Lord Howe Island to get solar and storage microgrid, but no wind turbines

Lord Howe Island’s long and rather fraught journey to a renewable power supply is back on track, with a new funding package from the Australian Renewable Energy Agency – this time for solar and storage without the wind turbines.

The remote New South Wales island will install a minimum 1.2MW of solar and a 3.2MWh battery system, according to a statement from ARENA on Thursday, with the help of $4.5 million in funding from the federal government agency, and a loan facility of $5.9 million from the NSW government.

ARENA said the project’s development was set to commence “soon,” with Photon Energy Engineering Australia awarded the tender by the (much relieved) Lord Howe Island Board.

The ARENA funding for the $11.1 million project comes more than five years after a first offer of $4.5 million was extended by the Agency, back in July of 2014 – at that time for a combination of 450kW of solar, 550kW of wind (two turbines), and battery storage.

But the LHIB’s efforts to wean the Tasman Sea island from its costly and polluting diesel fuel power supply hit a wall in 2017, when then energy minister Josh Frydneberg intervened to rule out the two wind turbines.

The intervention sent the project – which was at that point seeking tenders to design and build the microgrid – back to the drawing board, and forced the withdrawal of the ARENA grant, which was specifically for a solar, wind and battery microgrid.

Frydenberg had argued that the two wind turbines would have an “unnacceptable” impact on the Island’s World and National Heritage values, and particularly on its ‘visual landscape’.

But the decision was controversial in light of the anti-wind stance the federal Coalition had increasingly been taking – and looked even more so when a recent Guardian Freedom of Information request revealed Frydenberg had overruled his own department in making the call.

Frydenberg’s intervention also flew in the face of economics, at the time. A study conducted by consulting group Jacobs had found that a combination of solar, battery and wind was going to achieve a 70 per cent reduction in the island’s diesel generation, while a solar and battery only system would cut diesel by just 35 per cent.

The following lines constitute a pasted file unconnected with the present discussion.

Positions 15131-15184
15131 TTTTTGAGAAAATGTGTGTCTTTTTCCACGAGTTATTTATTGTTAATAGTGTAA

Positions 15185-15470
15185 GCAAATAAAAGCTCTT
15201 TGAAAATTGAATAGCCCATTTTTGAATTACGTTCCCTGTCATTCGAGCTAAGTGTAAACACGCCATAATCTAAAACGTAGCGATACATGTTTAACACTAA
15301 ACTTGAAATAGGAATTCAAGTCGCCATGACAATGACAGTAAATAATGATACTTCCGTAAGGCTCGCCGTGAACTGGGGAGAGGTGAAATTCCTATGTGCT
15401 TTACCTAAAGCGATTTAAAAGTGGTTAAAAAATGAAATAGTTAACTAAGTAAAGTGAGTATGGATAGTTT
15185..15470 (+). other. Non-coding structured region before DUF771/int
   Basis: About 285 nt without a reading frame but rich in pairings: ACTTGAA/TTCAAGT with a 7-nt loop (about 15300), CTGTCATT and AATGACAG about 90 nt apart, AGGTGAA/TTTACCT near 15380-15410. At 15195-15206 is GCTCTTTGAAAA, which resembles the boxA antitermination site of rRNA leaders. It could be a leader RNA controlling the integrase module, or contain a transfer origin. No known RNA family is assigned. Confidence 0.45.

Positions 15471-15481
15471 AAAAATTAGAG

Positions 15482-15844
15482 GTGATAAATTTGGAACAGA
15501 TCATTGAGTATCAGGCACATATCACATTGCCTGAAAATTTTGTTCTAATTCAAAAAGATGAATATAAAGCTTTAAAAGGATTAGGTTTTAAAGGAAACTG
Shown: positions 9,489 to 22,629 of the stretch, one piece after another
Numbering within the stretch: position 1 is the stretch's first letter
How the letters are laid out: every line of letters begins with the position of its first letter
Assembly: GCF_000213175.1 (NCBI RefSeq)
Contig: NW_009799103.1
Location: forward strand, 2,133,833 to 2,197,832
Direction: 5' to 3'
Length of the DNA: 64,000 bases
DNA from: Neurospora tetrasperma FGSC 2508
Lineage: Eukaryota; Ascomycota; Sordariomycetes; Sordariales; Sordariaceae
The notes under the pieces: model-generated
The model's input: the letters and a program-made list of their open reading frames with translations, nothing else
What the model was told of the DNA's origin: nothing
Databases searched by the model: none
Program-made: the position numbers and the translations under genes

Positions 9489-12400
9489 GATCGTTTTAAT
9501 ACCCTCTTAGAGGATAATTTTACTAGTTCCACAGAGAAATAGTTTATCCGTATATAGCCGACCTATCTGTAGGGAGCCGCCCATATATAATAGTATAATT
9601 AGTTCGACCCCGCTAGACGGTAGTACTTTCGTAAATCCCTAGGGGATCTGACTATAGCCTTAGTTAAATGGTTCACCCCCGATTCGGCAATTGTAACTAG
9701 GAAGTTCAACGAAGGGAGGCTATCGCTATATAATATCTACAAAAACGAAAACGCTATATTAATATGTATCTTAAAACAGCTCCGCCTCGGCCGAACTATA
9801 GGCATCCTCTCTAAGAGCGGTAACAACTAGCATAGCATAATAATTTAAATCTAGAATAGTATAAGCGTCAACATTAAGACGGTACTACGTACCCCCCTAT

In its statement this week, however, ARENA said that “further feasibility studies” had identified that a solar PV and battery storage microgrid would provide roughly the same benefits – or more than two-thirds of the island’s electricity supply.

“Lord Howe Island faces a unique set of challenges in supplying and recovering the costs of providing essential services to its community and in protecting Lord Howe Island’s natural environment,” said ARENA CEO Darren Miller.

“We are excited to see a renewable solution will be adopted that will significantly improve the sustainability of the power supply, improve energy security and reduce the impact of future fuel cost increases.

“Knowledge gained from this project will be shared for the benefit of other isolated and remote communities,” Miller said.

NSW energy minister Matt Kean said the environmental benefits of the project were both local and national, with every litre of diesel needing to be shipped to the island.

“The completed project will provide an economic boost to the local economy and to the outstanding environmental credentials of this World Heritage listed island paradise,” he said.

LHIB CEO Peter Adams stated described the new funding from ARENA as “a fantastic result for the Lord Howe Island community.”

“We set a target to reduce our diesel use by two-thirds, and we believe we will not only meet that target, but potentially exceed it.

“To achieve this result without detracting from the World Heritage values of Lord Howe Island is a result that everyone should celebrate.”

Craig Thompson, a fifth-generation Lord Howe Island inhabitant who contributed this article to RenewEconomy in 2017, said residents were “obviously delighted” by the news of the solar and battery microgrid, and would now set their sights on cutting diesel out altogether.

“Cancellation of our first renewable energy project by … Frydenberg has only galvanised us to now set our sights on 100 per cent renewable energy,” Thompson said in an email.

“We are also interested in getting further studies done on becoming a carbon neutral holiday destination, therefore keen to push for the electrification of our islands transport system.

“The importance of drastically cutting carbon emissions is now more important than ever, to those of us who understand what’s unfolding,” he added.

“We believe this announcement is a new beginning to the sustainable electrification of our micro-grid here on the island and in the future if wind energy is needed to get to 100 per cent… we will revisit this topic.”

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